# The value of simplification

“If you can’t explain it simply, you don’t understand it enough.” – Albert Einstein

“Order and simplification are the first steps toward the mastery of a subject.” – Thomas Mann

“Simplification is one of the most difficult things to do.” – Jonathan Ive

“Simple can be harder than complex, you have to work hard to get your thinking clean to make it simple.” – Steve Jobs

These quotes articulate what our team, the Data Center Science Center, tries to do for our customers.  In essence, we save you time in learning relevant but complex topics by researching, understanding, and simplifying the content.  If you’ve ever read one of our white papers or played with one of our TradeOff Tools, hopefully you found them simple and easy to understand.  We go through many review cycles and revisions trying to explain technical topics in the simplest way possible.  Analogies, graphics, images, and tables are just a few techniques we use to educate our customers.  It’s incredibility difficult to simplify complex topics because it requires you to understand the subject at a deep technical level.  And if this isn’t hard enough, your simplified explanation needs to stand up to the scrutiny of other engineers and experts.

One white paper came to mind when I thought about writing this blog.  Have you ever heard of MTBF?  It stands for Mean Time Between Failure, and it’s quite a difficult concept to wrap your mind around because it infers that it’s the number of hours something lasts before it fails.   After weeks of thinking about how to explain this, my co-worker (Wendy Torell) and I came up with an interesting explanation that we detail in white paper 78, Mean Time Between Failure: Explanation and Standards.  We used a human being to explain the meaning of MTBF.  In the paper, we walk the reader through a calculation that estimates the MTBF of a 25-year old human to be 800 years, and go on to explain how this can be.  We also explain why the definition of failure is so important when we quote an MTBF value.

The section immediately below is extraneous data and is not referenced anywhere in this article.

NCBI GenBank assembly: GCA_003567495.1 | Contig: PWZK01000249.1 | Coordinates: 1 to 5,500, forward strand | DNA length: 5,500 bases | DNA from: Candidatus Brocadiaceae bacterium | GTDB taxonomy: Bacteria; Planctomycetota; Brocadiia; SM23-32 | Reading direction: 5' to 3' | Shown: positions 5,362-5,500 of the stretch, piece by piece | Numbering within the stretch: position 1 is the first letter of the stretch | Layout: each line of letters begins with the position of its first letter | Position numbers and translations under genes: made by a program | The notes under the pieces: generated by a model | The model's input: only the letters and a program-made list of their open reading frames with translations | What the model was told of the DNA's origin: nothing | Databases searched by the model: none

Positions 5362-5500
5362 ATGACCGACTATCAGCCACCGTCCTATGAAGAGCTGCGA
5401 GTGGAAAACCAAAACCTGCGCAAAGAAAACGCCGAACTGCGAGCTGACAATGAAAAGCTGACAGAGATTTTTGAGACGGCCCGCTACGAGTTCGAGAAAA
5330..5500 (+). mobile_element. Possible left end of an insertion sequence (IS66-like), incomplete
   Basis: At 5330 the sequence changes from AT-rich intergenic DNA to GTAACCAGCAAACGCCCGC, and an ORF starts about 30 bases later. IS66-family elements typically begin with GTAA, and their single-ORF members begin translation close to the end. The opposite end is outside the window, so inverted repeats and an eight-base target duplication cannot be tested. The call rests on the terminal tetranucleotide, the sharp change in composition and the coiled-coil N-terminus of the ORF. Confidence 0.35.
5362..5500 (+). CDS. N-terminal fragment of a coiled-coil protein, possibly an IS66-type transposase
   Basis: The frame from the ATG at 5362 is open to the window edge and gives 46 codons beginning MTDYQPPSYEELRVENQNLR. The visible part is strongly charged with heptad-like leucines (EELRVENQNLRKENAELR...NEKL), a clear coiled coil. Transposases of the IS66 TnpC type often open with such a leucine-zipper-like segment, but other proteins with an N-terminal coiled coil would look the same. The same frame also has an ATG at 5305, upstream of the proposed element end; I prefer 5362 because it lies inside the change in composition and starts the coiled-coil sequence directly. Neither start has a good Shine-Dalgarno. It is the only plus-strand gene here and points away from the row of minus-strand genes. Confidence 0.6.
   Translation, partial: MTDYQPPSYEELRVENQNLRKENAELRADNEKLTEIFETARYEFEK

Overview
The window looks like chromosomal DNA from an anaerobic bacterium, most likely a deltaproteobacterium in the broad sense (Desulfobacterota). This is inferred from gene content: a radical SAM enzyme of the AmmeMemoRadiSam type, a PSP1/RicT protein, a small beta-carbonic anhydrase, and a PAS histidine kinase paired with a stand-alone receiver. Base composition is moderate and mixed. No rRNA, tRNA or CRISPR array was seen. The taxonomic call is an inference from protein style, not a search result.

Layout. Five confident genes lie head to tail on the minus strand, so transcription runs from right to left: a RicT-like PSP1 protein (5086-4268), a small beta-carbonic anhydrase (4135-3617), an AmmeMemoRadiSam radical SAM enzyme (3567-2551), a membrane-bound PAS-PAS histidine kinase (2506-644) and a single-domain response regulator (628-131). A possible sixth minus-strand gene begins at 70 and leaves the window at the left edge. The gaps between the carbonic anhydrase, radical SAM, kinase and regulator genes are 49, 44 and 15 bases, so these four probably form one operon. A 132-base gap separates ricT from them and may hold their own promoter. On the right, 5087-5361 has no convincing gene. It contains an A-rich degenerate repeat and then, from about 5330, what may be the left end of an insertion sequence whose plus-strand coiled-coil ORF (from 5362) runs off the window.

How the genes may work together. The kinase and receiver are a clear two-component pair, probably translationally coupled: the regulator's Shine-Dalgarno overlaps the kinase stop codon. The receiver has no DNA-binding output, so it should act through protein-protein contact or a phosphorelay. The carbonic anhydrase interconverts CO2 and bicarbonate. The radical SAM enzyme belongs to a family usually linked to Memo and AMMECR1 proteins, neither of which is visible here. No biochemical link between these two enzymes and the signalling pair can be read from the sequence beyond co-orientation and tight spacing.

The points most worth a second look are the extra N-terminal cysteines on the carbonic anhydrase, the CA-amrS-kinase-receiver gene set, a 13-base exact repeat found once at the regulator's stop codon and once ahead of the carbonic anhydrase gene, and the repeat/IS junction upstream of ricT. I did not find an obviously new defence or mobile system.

Another paper that exemplifies the idea of simplification is white paper 57, Fundamental Principles of Air Conditioners for Information Technology.  In addition to white papers, we’ve also simplified how we help our customers with planning their data center through our TradeOff Tools.  These are online calculators or selectors that allow you to make quick trade-offs between various inputs.  For example, the Data Center Capital Cost Calculator allows you to quickly estimate the cost of a data center in a matter of seconds, with simple sliders and drop down choices that describe the data center you are interested in.  It can quickly tell you whether you can afford the data center you want within +/- 20%, which is enough accuracy to know if your budget is in the ballpark.

We’re always willing to work on other complex topics that you can’t find a simple explanation for.  If you have any in mind, please comment on this blog, or email us at DCSC@schneider-electric.com.

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